Reality: Wills are subject to claims of the decedent’s creditors in probate. It is not uncommon for people to believe revocable trusts are not subject to creditor claims. Although beneficiaries of an irrevocable trust are often shielded from creditor claims, the assets of a revocable trust are subject to creditor claims against the trust creator, during the creator’s life and for a period of time after death.
Probate provides for a fixed period of time in which creditor claims must be submitted or else they are extinguished. The probate period for creditor claim submission is usually shorter than the statutory time that creditors can pursue claims against a decedent’s revocable trust after death. For example, if creditor claims are required to be filed within 90 days from publication of notice of probate but the statutory time period for filing claims against a decedent’s revocable trust is one year from the date of death, it might make sense to open a probate proceeding for the purpose of extinguishing creditor claims as soon as possible. This can occur even if no assets pass through probate because a revocable trust was used.
Reality: A personal representative administers a will after a person dies. They have no authority over assets while the will creator is alive. If the will creator is alive and becomes incapacitated, an agent named in the incapacitated person’s power of attorney will be eligible to handle their financial affairs or, if no power of attorney exists, the court will appoint a conservator. Successor trustees are named in a revocable trust to handle trust assets if the incapacitated person can no longer act as trustee. No court intervention is required when a successor trustee is authorized to act. Neither a personal representative nor an agent named in a power of attorney has authority over trust assets.
The decision whether to use a will or revocable trust varies according to the person doing the planning and their unique goals and circumstances. The important thing is to realize the differences between the choices and how those differences can impact your estate plan. A chart highlighting some of the major differences between wills and revocable trusts is included as Exhibit A to this commentary. Please contact the Estate Planning Services team at Cerity Partners if you need any assistance in determining which option to pursue.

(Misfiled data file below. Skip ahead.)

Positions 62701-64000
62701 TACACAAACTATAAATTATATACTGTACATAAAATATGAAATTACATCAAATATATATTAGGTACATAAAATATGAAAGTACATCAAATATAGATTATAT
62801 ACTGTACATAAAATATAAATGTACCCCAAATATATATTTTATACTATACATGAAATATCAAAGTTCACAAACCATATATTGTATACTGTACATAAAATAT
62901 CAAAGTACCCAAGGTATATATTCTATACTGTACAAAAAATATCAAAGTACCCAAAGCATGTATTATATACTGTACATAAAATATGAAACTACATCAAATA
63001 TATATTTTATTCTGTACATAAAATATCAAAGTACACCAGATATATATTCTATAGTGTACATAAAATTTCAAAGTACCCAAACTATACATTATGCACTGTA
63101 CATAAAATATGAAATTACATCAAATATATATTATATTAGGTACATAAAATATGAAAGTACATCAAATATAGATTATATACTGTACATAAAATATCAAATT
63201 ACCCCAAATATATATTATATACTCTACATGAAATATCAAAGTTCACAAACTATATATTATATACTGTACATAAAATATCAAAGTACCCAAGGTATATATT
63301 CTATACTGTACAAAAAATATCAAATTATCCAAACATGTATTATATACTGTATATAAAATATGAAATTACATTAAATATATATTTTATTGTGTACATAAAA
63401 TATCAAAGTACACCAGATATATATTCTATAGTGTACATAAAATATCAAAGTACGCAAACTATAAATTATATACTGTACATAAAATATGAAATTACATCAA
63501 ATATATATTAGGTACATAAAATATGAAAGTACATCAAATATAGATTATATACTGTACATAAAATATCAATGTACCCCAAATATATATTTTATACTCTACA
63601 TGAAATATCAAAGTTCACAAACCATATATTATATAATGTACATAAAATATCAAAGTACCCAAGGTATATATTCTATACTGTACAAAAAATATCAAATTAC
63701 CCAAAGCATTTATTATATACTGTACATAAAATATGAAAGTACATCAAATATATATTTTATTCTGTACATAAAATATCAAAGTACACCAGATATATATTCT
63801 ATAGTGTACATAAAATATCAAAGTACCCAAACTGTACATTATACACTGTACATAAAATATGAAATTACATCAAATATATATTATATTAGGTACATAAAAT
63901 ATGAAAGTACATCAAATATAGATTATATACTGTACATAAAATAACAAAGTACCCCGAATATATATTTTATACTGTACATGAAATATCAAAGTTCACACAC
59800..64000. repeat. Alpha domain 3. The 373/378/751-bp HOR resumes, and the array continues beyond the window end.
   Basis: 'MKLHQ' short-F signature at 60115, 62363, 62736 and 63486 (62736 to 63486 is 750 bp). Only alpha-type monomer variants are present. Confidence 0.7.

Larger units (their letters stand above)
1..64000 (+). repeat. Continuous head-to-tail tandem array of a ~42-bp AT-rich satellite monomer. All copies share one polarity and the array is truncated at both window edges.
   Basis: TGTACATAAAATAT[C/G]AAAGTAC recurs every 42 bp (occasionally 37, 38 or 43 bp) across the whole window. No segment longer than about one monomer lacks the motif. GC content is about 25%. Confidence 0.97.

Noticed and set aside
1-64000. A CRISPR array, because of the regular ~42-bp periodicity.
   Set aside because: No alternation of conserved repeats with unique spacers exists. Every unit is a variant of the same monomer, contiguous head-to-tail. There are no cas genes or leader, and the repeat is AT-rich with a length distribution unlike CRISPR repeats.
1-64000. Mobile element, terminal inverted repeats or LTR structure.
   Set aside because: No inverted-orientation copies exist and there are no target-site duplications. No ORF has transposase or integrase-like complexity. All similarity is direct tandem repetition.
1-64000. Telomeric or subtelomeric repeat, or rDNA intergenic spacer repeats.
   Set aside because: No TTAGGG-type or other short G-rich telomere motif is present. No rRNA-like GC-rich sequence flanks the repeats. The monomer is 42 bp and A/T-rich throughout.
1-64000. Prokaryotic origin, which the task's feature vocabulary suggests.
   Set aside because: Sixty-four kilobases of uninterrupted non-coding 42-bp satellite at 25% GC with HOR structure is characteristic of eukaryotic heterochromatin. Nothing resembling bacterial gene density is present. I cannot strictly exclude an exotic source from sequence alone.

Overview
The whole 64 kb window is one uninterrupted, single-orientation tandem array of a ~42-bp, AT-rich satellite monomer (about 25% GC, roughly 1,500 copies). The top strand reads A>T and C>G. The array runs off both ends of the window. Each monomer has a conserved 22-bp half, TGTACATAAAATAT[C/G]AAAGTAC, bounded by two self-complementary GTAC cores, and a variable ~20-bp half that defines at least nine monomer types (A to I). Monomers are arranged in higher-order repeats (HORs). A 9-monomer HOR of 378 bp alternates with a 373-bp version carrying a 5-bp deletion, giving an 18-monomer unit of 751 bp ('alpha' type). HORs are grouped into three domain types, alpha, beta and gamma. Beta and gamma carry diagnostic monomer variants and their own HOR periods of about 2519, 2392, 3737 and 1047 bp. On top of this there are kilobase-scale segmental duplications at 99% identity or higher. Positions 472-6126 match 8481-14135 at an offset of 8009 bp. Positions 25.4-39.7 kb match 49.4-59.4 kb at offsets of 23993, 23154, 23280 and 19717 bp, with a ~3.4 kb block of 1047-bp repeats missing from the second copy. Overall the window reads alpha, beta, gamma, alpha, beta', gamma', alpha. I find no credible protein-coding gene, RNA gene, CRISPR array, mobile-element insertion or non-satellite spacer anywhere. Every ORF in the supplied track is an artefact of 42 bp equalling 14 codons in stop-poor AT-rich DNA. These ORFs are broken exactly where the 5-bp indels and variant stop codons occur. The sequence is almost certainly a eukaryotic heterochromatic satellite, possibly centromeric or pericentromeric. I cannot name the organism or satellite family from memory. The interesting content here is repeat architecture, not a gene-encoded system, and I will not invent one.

*Through use of a testamentary trust
1 This discussion focuses on revocable living trusts. Lifetime irrevocable trusts are used to benefit someone else during the trust creator’s life. Lifetime irrevocable trusts are generally used for estate tax planning purposes and are an advanced estate planning technique. Revocable living trusts are standard estate planning documents that are used for basic estate planning and sometimes estate tax planning, even in situations in which lifetime irrevocable trusts are also used for estate tax planning purposes. Testamentary trusts are created by the will of a decedent, so they only come into effect after a person has passed.
2 Commonly cited examples are Florida and California. Consultation with a local attorney is always recommended.
Please read important disclosures here.
Paul oversees Centralized Estate Services for Cerity Partners and is a Partner based out of Denver, Colorado. He works with Cerity Partners’ advisors to review...
March 17, 2023 — Silicon Valley Bank broke some cardinal rules of banking…but it doesn’t look like it will spread but the Fed did the right thing...
March 14, 2023 — Are you planning for a jet-set retirement? Or are you already spending part of the year abroad? If so, Cerity Partners can help you navigate the complex world of living in more than one place, so that you’re able to preserve your wealth.
Ben Pace, Christian Thwaites and James Lebenthal
March 13, 2023 — FDIC takes control of Silicon Valley Bank amid concerns over bond portfolio losses and potential systemic risk. The implications for interest rates and the Fed’s tightening cycle as well as the current state of unemployment and inflation remain top of mind.
March 6, 2023 — The global economy continues to avoid a near-term recession, as consumer spending remains strong and the effects of monetary tightening have yet to be fully realized. Opportunity can still be found in the bond and equity markets though equity market advances will be dependent upon progress on inflation and clearer signs the Fed is close to the end of its tightening cycle. Read more in our March 2023 Economic & Market Outlook.
Daniel Park and Cheryl Donaldson
February 17, 2023 — With the passage of the Tax Cuts and Jobs Act of 2017 that eliminated the “marriage penalty” tax brackets, filing a joint federal tax return has mainly become a foregone conclusion for married couples. Under certain circumstances, couples may still opt to file separately. Partner Dan Park and Principal Cheryl Donaldson outline several factors that warrant careful consideration and planning when filing your taxes.
Curious about learning more? Let’s talk.
Tell us about yourself and your current financial situation without cost or obligation. Receive an introduction to a wealth management colleague, have a personal conversation, and get your questions answered.